Thursday, January 17, 2013

Why we care about Manti Te'o's fake girlfriend

Quick recap. Notre Dame linebacker and Heisman-trophy hopeful Manti Te'o tragically had his grandmother and girlfriend both pass away on September 11 of last year, making his story one of biggest of the college football season. Until yesterday, of course, when Deadspin made it the biggest college football story of the millennium by reporting his girlfriend never actually died because she was never actually real to begin with.
When the story broke yesterday it was immediately everywhere and most people still couldn't get enough. It was the last thing I checked before I went to bed last night and the first thing I checked this morning. I'm sure I wasn't alone, which led SB Nation to ask this morning why we care so much. It's a question I didn't really think about until after I read it, but there are certainly a lot of reasons. So here's my response.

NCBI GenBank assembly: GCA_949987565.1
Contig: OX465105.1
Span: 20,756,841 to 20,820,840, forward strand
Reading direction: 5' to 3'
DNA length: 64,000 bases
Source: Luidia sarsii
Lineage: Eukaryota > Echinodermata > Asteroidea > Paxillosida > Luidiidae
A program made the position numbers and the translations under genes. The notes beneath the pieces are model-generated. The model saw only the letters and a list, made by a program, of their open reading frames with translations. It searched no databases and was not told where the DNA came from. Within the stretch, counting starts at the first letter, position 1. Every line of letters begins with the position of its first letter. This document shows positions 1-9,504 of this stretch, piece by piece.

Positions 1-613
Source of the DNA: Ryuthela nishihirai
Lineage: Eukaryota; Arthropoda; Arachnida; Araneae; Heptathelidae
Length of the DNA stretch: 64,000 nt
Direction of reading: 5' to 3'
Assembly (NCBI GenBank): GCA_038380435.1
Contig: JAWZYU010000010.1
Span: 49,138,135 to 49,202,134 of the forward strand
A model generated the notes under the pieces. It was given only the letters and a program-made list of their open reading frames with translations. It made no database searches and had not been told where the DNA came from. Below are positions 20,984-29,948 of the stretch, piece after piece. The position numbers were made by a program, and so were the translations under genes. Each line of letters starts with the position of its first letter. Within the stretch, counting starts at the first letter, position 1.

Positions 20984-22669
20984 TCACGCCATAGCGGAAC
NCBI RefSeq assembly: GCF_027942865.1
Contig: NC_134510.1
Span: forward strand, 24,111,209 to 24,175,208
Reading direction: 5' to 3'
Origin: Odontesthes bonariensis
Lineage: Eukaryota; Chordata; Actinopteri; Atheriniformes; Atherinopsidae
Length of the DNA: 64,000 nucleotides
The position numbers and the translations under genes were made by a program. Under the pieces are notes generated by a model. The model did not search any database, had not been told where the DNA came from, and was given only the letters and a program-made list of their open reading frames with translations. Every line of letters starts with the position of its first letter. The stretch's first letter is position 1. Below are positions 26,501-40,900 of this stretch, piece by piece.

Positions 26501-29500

For starters, we all love a good scandal. All we need to do is look at what dominated the news cycle before the Te'o news broke. We had days (was it weeks?) of different people reporting that Lance Armstrong was going to confess he doped to Oprah. First it came out that he would admit it in the interview. Or not. Then he did, according to sources. Then Oprah weighed in. There were dozens of stories with the same basic premise that he confessed. I read nearly all of them and still want to see the interview (which I'm sure is exactly how Oprah planned it).